The first thing that I would do to ensure that this event goes off without so much as a hitch is to hold a press conference announcing the location of the site, dates, and premium seating for the event. I would actually conduct this press release as soon as possible so that people are aware of where the opening rounds of the event will be. To garner maximum publicity and exposure for this particular event, I would not only have it attended by representatives of the men’s basketball team from my school (including the coach and a few of the higher scoring players), but I would also have it attended by well-known players from other schools who are perennial contenders. I would definitely make every effort possible to ensure that there would be as many representatives from the winning team of this year’s (2013’s) NCAA men’s basketball tournament present, as well as representatives from as many other regions and teams as possible.
In order to deliver on a top-notch sports marketing campaign, I would structure the press release in a way so that it emphasizes the projected fun and high level of competition of the tournament, I would have the various representatives from each team engage in a roundtable discussion about their future prospects. Of course, the current winner would more than likely have priority over the others in terms of conviction, but it would be a fun, lively way to engage the basketball community in dialogue prior to any serious competition. The formal of the roundtable discussion would function so that I would host and ask provoking questions such as whether or not the winning team believed they could repeat, how great an effect its loss of seniors would be, and other questions that would actively involve participation from virtually all of the representatives from other teams.
Both prior to and well after the highly publicized press conference, I would also publicize this even through the internet. Evidence suggests that one of the most efficacious means of fostering community relations is via the web and social media (“How social contagion”, 2004). Not only would I utilize all of the conventional social media channels (such as Twitter, Facebook, and even Linked In where applicable), I would also create a website specifically for the hosting of the NCAA tournament. Naturally, it would be accessible through links from the school’s website and from that of its basketball team. I would also attempt to procure the cooperation of the schools and perennial men’s basketball powers who regularly attend the tournament to ask them if they would link to the site as well. It is critical to regularly update these sites to makes them useful for the purposes of marketing (“Who can you trust?”, 2006)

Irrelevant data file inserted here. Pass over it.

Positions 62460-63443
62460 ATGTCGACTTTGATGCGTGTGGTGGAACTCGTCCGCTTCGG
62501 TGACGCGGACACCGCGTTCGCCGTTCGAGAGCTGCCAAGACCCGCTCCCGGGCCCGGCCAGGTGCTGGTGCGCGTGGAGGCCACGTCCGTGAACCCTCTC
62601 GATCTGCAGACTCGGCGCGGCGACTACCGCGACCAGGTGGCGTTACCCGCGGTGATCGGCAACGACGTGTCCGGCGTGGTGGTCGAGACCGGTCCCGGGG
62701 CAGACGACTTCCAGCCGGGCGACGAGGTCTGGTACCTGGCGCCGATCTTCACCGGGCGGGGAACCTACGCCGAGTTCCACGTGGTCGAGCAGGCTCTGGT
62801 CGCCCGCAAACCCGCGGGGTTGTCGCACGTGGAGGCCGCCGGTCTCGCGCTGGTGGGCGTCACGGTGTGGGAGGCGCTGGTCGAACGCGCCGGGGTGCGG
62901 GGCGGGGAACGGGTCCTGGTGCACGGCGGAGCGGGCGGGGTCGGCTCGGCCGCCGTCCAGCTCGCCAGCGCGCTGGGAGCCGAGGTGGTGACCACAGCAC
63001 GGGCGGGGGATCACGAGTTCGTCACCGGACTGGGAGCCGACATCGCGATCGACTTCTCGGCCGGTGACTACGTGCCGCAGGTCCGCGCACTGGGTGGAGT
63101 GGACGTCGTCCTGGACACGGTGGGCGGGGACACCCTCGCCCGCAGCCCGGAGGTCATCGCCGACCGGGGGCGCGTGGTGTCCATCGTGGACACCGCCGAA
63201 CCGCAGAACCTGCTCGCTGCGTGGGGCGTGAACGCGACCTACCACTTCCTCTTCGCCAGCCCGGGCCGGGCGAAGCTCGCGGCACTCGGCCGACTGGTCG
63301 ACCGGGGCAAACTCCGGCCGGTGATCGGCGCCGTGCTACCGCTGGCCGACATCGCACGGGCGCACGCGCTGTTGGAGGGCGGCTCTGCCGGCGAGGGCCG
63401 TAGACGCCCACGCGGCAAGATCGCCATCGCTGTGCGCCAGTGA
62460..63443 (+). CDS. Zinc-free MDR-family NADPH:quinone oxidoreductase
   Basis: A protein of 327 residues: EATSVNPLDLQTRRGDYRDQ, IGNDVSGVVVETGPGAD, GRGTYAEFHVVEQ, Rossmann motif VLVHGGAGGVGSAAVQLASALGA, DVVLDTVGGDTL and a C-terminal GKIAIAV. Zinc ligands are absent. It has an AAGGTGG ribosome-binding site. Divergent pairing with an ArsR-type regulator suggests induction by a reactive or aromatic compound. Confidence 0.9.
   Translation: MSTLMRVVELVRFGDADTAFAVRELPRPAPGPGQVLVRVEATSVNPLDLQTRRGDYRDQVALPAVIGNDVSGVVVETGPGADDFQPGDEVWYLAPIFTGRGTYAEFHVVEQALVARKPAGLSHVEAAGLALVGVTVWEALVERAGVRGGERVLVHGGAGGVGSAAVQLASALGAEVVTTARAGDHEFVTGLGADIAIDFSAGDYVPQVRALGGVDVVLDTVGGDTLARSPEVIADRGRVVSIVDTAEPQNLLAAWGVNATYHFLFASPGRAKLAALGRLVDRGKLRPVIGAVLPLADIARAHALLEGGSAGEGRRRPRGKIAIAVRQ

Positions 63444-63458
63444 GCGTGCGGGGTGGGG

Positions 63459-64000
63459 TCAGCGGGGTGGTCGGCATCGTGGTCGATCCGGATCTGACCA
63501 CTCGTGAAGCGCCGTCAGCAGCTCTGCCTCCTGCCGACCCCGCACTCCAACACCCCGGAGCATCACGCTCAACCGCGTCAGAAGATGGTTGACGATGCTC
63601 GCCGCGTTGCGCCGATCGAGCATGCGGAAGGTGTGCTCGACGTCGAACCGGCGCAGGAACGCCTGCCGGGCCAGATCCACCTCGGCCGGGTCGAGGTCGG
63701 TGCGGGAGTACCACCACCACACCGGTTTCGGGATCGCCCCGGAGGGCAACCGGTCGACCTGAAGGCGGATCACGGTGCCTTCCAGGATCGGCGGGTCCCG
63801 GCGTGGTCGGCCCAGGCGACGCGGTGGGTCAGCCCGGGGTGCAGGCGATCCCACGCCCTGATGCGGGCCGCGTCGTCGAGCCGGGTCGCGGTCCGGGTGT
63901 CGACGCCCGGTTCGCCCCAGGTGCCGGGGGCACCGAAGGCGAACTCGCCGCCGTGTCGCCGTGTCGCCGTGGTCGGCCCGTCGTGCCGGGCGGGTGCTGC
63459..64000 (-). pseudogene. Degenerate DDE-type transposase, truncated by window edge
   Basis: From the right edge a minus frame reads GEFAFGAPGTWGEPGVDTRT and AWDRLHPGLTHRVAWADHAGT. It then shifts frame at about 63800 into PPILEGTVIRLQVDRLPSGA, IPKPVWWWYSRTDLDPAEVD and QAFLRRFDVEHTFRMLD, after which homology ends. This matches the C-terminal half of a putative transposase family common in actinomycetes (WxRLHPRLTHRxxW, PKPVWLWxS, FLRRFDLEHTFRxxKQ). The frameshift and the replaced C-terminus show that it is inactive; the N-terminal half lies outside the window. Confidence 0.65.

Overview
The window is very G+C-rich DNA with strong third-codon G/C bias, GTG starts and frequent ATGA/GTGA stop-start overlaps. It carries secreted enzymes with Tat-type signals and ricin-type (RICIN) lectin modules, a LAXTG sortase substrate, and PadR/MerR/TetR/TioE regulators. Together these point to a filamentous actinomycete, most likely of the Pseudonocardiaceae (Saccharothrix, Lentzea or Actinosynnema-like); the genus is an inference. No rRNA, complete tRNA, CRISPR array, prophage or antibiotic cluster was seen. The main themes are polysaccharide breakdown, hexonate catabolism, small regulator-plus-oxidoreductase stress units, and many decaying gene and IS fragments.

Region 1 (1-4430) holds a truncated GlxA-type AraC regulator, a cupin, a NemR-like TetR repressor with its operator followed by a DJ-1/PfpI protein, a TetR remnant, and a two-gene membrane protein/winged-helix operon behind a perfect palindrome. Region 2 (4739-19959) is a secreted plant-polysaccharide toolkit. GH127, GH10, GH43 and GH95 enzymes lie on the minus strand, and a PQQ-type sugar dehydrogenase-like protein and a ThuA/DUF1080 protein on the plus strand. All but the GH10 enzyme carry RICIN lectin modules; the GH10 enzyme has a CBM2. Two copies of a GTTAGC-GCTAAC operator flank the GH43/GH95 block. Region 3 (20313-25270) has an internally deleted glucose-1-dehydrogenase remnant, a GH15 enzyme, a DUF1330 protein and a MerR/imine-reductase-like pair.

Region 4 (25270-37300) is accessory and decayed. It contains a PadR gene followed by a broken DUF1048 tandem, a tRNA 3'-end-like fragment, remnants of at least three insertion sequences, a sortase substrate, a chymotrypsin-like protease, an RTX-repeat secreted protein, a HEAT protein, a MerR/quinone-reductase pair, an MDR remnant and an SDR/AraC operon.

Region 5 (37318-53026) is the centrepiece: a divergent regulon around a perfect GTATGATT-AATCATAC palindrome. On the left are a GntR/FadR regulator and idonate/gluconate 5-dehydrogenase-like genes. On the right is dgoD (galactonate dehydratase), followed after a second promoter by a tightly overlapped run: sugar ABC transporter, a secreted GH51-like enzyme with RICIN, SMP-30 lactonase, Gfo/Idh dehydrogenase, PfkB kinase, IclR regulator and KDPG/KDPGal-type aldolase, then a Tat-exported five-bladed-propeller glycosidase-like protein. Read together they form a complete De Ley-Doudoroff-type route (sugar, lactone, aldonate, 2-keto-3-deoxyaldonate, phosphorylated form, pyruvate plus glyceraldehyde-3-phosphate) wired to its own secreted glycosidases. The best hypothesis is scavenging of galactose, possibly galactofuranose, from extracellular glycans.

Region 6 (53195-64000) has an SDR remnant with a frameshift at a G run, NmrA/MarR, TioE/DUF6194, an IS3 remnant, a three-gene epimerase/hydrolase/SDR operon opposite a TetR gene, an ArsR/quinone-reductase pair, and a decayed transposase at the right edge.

I would also set up a Facebook page specifically for the first couple of rounds of the upcoming men’s tournament, as well as a Youtube channel. On the latter, I would show highlights from not only my school and its men’s basketball team, but also from the other schools who might agree to license their images for the sake of promotion. We would also feature highlights from the press conference with some of the more controversial or thought-provoking statements from the participants, and generally attempt to build an NCAA frenzy as early as possible that was focused on various aspects of the upcoming season. For instance, during the summer we would show footage in which we were conducting interviews with players from my school and others in which they discussed their off-peak season regiment and specific plans for the future.
When the season began in the fall we would actively cover not just my school but those of the other dominant teams that were looking as though they would make it to the next year’s tournament. It is critical to note that this footage—whether in the form of text for quotations or in still photographs as well as in video images, would also be featured on the school’s website and the websites created for the tournament on Facebook and the regular one. In such a way I would build up momentum online to the tournament itself, aided by additional press conferences and rallies leading up to the tournament.
“How social contagion affects consumers' willingness to try online retailers”. (2004). Retrieved from http://knowledge.wharton.upenn.edu/article.cfm?articleid=1056
“Who can you trust on the internet?” (2006). www.ameinfo.com Retrieved from http://www.ameinfo.com/96299.html